Saturday, 11 June 2022

Time Becomes Space

 And so to the opera. For some reason this blog has been neglecting its self-ordained role of bringing reviews of the most life-affirming of the arts to wargamers who don't give a toss. Half a dozen operas have passed without comment this year (plus this one which snuck in somehow), but Parsifal is going to get the treatment, not least because it lasted five hours.

Musically, it was wonderful. Five hours seems a long time (*), but as with other Wagner operas that I have seen it actually goes very quickly, especially if one takes the sensible option of just surrendering to it without constantly trying to estimate when the the next interval is. Plus of course, taking the other sensible option of going to the toilet first. As with Ian McKellen's 'King Lear' I think one should say to oneself that if those on the stage can stick it out then so can I.

The semi-staged concert production was striking, with the orchestra - on top form - present on stage, but not able to be seen clearly because of a slightly opaque curtain between them and the singers and bright lights shining from the back. The singers were uniformly excellent, although I would pick out Katerina Karnéus as Kundry for special mention. Kundry, incidentally, undergoes almost as big a change between acts as Puccini's Mimi. 

But what is it all about? Good question; buggered if I know. Superficially, it's about the Grail legend Parsifal being the German version of Percival.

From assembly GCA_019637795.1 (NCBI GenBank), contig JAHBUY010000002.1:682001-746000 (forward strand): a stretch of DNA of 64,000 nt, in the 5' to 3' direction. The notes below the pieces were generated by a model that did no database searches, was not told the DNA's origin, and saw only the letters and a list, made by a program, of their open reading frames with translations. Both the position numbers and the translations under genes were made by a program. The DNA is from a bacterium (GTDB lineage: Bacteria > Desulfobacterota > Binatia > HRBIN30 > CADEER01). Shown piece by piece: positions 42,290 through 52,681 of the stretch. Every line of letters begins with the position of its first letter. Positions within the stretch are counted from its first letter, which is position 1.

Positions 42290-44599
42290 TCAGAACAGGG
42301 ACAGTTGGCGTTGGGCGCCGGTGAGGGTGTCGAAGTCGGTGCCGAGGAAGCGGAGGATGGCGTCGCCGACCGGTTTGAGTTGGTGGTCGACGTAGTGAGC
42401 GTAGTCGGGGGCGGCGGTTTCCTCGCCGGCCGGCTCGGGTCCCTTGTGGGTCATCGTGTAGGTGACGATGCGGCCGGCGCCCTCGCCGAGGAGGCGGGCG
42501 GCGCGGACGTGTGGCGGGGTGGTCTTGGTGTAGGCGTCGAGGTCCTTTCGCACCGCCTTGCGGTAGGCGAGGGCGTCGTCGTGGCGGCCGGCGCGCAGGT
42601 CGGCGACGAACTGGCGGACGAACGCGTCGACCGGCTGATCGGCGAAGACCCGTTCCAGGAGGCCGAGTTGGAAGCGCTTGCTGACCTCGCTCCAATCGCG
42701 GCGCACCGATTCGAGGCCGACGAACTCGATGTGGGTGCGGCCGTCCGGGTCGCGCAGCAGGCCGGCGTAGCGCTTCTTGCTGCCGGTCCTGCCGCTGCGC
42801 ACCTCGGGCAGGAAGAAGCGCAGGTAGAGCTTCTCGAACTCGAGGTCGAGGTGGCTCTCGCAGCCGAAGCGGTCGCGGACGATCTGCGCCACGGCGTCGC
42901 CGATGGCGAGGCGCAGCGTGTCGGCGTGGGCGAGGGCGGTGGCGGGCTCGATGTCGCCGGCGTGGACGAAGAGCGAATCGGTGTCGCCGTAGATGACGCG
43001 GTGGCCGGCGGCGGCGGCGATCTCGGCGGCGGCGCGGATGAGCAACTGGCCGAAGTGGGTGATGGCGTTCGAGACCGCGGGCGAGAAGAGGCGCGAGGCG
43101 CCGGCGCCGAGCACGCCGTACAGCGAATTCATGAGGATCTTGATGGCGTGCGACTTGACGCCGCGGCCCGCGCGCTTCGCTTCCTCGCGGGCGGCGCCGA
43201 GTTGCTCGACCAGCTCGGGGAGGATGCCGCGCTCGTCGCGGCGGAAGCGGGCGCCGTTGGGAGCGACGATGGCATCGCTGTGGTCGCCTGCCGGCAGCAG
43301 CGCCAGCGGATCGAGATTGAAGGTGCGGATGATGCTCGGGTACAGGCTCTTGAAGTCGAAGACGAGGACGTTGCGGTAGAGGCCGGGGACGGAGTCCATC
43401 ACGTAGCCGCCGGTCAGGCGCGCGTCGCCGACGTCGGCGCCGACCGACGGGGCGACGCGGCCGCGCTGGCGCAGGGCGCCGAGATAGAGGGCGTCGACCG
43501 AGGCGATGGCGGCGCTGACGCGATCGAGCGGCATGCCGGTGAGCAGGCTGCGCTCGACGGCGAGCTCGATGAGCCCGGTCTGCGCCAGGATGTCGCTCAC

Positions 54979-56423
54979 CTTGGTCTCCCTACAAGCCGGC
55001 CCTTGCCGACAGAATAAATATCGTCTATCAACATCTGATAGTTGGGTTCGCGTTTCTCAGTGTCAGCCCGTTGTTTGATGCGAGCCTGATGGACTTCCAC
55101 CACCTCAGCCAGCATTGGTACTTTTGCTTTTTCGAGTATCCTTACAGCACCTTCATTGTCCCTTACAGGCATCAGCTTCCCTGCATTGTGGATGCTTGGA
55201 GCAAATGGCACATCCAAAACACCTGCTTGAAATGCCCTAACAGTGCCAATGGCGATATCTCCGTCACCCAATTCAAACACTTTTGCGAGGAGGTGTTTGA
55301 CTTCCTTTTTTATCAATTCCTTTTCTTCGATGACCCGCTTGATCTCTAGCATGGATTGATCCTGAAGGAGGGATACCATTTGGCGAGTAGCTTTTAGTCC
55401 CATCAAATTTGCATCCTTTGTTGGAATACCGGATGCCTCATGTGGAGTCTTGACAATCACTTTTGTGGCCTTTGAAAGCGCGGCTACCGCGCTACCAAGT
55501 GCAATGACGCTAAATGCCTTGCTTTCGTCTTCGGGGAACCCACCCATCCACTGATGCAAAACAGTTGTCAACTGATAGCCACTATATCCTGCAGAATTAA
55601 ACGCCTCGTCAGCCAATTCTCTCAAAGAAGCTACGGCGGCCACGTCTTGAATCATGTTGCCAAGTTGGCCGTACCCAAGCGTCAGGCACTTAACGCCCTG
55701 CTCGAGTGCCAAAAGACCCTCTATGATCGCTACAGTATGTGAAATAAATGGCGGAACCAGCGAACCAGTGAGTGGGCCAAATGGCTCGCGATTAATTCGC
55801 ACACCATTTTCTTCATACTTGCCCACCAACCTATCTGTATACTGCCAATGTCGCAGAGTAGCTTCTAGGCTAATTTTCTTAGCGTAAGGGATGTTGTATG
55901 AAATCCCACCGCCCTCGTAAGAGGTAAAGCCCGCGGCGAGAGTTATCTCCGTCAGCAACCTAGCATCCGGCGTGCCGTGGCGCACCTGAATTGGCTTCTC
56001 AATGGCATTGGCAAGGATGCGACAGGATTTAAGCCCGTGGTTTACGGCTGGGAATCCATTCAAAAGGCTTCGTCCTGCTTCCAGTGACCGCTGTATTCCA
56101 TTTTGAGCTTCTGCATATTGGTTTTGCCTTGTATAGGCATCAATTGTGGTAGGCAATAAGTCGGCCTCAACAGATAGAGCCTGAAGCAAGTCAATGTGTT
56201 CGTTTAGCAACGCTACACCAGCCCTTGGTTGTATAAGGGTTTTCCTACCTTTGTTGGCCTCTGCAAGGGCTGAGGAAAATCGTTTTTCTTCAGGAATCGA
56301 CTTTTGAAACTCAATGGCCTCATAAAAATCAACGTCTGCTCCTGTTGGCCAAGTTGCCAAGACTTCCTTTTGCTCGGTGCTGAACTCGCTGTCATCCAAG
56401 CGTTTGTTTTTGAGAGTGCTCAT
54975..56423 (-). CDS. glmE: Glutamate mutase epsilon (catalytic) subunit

I have seen it suggested that Wagner had convinced himself that the word was related to the Parsees of India, which seems odd because they are Zoroastrians, and this is overtly Christian, albeit layered with even more mumbo-jumbo than normal. It could be about compassion, but the characters spend more time placing curses on each other than one would expect from truly compassionate people (**). It's possible that there is some connection being drawn between castration and celibacy - this is before Freud of course - or perhaps it's a commentary on the risks men run from women who may emasculate them, Kundry again; she really is the most interesting character involved.

The programme went to great lengths to say that if one didn't know that Wagner was anti-semitic then one couldn't deuce it from the libretto. Maybe not, but equally one can see why in later decades sinister types would seize on operas about groups of uniformed Aryans with unresolved homoerotic tensions whose destiny can only be fulfilled on the arrival of a charismatic leader. 

* Probably because it is

** In particular the question of who had originally placed the curse on Kundry confused me enormously. If anyone knows, please leave it in the comments.


  1. Yes poor old Wagner, it's not really his fault he was (I believe) Hitlers favourite composer....but then, you only have to look at the lyrics if the pre war German national anthem to understand there was a deep seated desire to take their "rightful" place in the world, deep within the German psyche...and then, of course, his descendent by marriage Winifred Wagner was a enthusiastic Nazi and acolyte of the fuehrer.....

  2. Five hours? It's like a WRG Ancients game in the old days. Although I presume Wagner does actually get to the end of the story...?

    1. He gets to the end of the story only by starting part way through it rather than at the very beginning. It's an approach that also works very well for wargames scenarios.